Due to his lofty Ijtihād, his precision in matters of Ijtihād and expounding upon them in the chapter headings, it has been said, “Truly, the Fiqh of Imām al-Bukhārī is in his chapter heading”. Hence, in the chapter headings there are various sciences of Fiqh, its principle and theology, which he alluded to with utmost brevity and conciseness, to which very few are guided. This is for a number of reasons, amongst which are…[5]

Thereafter, our teacher explained those reasons and objectives of Imām al-Bukhārī in roughly four pages, such a discussion that you will not find with anyone else. He continues:

In brief, his chapter headings perplexed the intellect and bewildered the minds and sight. How wonderful is the saying, “Decoding the symbols and secrets he placed in the chapters has exhausted the most learned of scholars.”[6]

Thus, Imām al-Bukhārī displayed his Fiqh and Ijtihād in the chapter headings of his book, which, according to my count, totals to 3261 chapters.

In many of the chapter headings and titles, Imām al-Bukhārī had subtly refuted whoever opposed his view in those issues and chapters without mentioning any names. Afterwards, commentators would clarify these in their respective places, as you can see in Fath al-Bārī, ‘Umdah al-Qārī, Irshād al-Sārī and Fayď al-Bārī.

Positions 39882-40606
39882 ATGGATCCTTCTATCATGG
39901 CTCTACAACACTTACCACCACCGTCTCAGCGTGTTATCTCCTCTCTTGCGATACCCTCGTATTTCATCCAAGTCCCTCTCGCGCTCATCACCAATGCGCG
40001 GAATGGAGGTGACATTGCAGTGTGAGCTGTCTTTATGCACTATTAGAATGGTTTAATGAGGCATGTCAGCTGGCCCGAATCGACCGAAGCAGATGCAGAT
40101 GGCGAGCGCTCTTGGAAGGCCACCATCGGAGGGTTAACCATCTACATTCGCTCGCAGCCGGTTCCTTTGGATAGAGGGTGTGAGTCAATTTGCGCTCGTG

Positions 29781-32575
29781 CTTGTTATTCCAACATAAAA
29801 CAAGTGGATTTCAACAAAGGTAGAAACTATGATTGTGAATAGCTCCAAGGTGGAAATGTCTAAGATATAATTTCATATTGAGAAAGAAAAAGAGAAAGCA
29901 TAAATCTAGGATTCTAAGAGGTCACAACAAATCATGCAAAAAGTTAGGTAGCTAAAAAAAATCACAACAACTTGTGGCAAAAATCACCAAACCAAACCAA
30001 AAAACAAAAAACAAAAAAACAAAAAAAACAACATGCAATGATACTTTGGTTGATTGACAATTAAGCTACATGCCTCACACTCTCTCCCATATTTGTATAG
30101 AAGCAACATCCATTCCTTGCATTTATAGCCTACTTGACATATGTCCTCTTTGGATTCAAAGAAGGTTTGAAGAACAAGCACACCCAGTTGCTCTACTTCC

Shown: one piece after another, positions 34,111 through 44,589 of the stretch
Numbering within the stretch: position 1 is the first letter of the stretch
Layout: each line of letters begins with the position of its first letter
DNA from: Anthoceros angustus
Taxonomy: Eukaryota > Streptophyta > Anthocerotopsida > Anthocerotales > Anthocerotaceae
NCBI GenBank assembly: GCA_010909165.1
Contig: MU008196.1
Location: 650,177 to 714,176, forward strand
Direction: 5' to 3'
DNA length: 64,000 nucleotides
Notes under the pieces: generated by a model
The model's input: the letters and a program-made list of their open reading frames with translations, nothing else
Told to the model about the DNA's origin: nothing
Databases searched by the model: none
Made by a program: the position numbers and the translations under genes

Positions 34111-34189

In approximately twenty-five places, after mentioning the chapter heading, He says, “and some people say.” It is commonly believed without evidence that Imām al-Bukhārī intends by this statement Imām Abū Hanīfa. However, as many scholars explain, this is not a general rule. Imām Muhammad Anwar Shāh al-Kashmīrī [d. 1352 AH] mentions in his commentary, Fayď al-Bārī, under Imām al-Bukhārī’s statement “Chapter: al-Rikāz…and some people say”:

Know that this is the first place the author [Imām al-Bukhārī] used this statement. Contrary to common belief, he does not intend Imām Abū Hanīfa in all of these places. Even though in this particular instance he intended Imām Abū Hanīfa, in other instances he intended ‘Īsā ibn Abān, al-Shāfi‘ī and Muhammad [ibn Hasan al-Shaybānī]. Moreover, the author does not always use this [the statement “and some people say”] for refutation. I have seen him say, “some people,” and thereafter, he would prefer that opinion and occasionally he would be indecisive.

The author expressly mentions Imām Mālik by his name, as well as Imām al-Shāfi‘ī because over here by ‘Ibn Idrīs’, al-Shāfi‘ī is intended. He took the name of Imām Ahmad only in two places and the name of Ibn Ma‘īn in one place.[7]

Furthermore, in al-‘Arf al-Shadhī [commentary of Sunan al-Tirmidhī], Imām Anwar Shāh al-Kashmīrī mentions:

Al-Rikāz is the first issue wherein Imām al-Bukhārī objected to Imām Abū Hanīfa. He uses the statement “and some people say” in 22 places. However, he does not intend Imām Abū Hanīfa in all of these instances, because at times he would mention [“and some people say”], after which he would prefer that opinion, as he did in Sūrah al-Rahmān. Sometimes he intends Muhammad ibn al-Hasan, ‘Īsā ibn Abān, Zufar ibn al-Hudhayl or al-Shāfi‘ī.[8]